Practical Ways You Can Help a Teen Struggling With Intense Anxiety

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One in 3.

That's the proportion of the U.S. population that will be affected by a diagnosable anxiety disorder during their lifetime.

That makes anxiety the most common psychological disorder in the U.S.

If you are reading this in a room with eight others, statistically speaking, it's probable that three of you will suffer from an anxiety disorder.

When it comes to today's teenagers and young adults, even those who aren't diagnosed with an anxiety disorder feel stressed. Some of them feel it nonstop. As a researcher and parent, I can't remember the last time I talked with a young person who didn't feel continually anxious.

If you care about a teenager or young person, there's a good chance you've seen him or her struggling with worry and anxiety at some point. Based on extensive interviews with therapists and theologians conducted for our Faith in an Anxious World parent and youth leader resources, we believe your best response as a caring adult is the acronym of A, B, C, D and E.

1. ASK your young person to rate their anxiety on a scale of 1-10, with 10 being the worst. If they rate it a 1-3, it's likely no big deal, and a 4 or 5 is probably manageable. If they rank it a 6 or above, they probably need more help from you, and likely also a trained professional.

2. Encourage your young person to BREATHE deeply. Have you ever noticed that when you start to panic, your heart begins to beat faster? That's your heart's automatic gas pedal to accelerate oxygen to every extremity to help you in emergencies. When you breathe deeply, your heart gets more oxygen and doesn't have to work as hard. As your heart slows down, your brain starts to get the message that you aren't in danger anymore. It's your body's simple, but powerful, brake pedal for out-of-control emotions.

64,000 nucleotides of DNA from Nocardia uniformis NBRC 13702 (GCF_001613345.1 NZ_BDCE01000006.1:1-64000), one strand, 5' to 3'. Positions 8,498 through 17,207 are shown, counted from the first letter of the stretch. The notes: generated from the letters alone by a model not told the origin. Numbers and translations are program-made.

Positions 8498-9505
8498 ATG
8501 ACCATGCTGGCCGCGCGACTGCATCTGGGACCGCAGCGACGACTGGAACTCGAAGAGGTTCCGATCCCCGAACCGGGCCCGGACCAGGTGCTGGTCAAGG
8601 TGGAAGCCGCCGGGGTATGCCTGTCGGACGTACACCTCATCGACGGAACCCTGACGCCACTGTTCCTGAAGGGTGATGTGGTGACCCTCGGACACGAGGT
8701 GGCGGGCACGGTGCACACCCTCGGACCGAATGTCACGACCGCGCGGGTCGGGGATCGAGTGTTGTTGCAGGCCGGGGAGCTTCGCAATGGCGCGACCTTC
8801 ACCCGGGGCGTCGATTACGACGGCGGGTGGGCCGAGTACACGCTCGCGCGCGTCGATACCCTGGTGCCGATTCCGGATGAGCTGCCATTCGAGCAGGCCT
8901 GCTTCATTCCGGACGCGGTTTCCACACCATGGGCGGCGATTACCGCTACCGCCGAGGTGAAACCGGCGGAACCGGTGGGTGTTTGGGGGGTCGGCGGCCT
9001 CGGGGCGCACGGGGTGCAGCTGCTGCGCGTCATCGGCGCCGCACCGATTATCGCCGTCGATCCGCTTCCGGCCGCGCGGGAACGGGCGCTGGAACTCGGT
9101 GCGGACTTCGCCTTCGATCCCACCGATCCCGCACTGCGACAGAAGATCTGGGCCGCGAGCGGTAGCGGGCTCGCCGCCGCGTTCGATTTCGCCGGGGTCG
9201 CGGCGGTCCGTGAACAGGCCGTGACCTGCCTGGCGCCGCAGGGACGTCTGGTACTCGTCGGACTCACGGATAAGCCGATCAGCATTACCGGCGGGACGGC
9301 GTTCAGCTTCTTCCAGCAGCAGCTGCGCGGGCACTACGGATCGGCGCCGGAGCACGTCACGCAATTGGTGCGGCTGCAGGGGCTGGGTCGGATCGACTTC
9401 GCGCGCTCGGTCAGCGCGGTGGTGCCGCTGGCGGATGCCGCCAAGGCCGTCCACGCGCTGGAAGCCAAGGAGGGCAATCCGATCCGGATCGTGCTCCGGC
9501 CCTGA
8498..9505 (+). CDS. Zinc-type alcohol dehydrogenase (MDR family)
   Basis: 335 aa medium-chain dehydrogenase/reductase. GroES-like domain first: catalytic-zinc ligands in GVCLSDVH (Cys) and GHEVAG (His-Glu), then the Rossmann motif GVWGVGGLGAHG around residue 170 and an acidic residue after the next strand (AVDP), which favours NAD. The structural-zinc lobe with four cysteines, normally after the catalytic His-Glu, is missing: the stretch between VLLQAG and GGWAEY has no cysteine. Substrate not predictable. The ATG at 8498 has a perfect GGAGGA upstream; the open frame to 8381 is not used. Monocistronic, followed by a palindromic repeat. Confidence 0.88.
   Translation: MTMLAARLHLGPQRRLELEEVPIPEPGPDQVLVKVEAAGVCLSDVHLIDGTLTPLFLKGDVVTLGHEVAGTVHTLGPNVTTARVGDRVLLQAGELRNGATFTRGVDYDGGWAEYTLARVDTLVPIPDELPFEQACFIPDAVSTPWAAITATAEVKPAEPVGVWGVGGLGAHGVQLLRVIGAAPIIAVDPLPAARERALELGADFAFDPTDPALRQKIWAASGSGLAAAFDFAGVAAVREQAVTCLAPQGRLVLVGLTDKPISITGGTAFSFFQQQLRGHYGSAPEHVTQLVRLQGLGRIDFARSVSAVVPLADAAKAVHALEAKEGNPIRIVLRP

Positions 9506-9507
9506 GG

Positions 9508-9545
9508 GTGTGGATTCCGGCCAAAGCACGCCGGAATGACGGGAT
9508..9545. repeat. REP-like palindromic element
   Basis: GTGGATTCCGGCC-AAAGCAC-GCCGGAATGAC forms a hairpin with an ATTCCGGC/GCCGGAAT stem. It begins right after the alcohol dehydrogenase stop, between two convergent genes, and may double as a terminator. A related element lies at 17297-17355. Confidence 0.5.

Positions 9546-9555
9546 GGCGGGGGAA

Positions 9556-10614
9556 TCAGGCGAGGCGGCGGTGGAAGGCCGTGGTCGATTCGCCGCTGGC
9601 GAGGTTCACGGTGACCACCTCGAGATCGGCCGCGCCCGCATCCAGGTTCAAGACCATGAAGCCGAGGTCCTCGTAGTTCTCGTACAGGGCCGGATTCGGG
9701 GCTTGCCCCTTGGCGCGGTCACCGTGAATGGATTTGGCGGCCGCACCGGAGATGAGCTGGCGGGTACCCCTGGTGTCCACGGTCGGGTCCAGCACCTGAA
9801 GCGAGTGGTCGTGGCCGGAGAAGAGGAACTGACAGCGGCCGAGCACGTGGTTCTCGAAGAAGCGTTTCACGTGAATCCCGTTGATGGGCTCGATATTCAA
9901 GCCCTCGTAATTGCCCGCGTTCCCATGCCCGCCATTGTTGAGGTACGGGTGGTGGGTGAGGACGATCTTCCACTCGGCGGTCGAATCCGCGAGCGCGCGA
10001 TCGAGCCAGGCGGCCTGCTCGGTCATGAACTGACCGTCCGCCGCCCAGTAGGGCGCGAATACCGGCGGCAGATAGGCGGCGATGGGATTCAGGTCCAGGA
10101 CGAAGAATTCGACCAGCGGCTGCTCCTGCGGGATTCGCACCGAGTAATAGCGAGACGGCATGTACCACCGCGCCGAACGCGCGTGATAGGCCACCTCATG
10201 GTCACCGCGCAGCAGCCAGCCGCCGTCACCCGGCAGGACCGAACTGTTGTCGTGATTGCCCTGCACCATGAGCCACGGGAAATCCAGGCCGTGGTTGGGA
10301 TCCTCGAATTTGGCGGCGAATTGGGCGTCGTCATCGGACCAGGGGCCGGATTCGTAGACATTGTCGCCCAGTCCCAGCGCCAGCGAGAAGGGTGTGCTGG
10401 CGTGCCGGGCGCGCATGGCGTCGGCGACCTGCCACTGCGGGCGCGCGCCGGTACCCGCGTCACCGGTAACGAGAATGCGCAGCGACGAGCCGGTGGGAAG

3. Help your young person CENTER on a helpful truth or phrase. What few words from a meaningful scriptural passage, worship song or prayer could they repeat to themselves as a theological anchor? In my family, we've landed on "Emmanuel, God is with us" as a favorite mantra that my husband and I name for our teenagers every few weeks.

4. Help your teenager or young adult DEVELOP a team. If they are likely to be anxious in first period physics or at their new job, help them think ahead of time about a friend or adult they could talk to in those moments. If you're not their parent, encourage them to let their parents know the depths of their stress. As needed, invite them to consider seeing a professional therapist. If you don't know a therapist you can recommend, contact a few churches or high schools for referrals.

5. Throughout your conversations, EMPATHIZE with and empower them to take future (often baby!) steps. One of my favorite phrases to simultaneously "feel with" young people while also emboldening them to move forward is from psychologist and author Lisa Damour: "That stinks, and I think you can handle it."

Whether your young person has diagnosable anxiety, feels anxious or is merely having a tough day, it's rarely wrong to empower them through empathy. In general, teenagers and young adults want to know you see their pain and are with them as they figure out a way forward.

If you or your young person needs help beyond these ABCDEs, you can call the National Suicide Prevention Lifeline at 1-800-273-TALK, or chat online at

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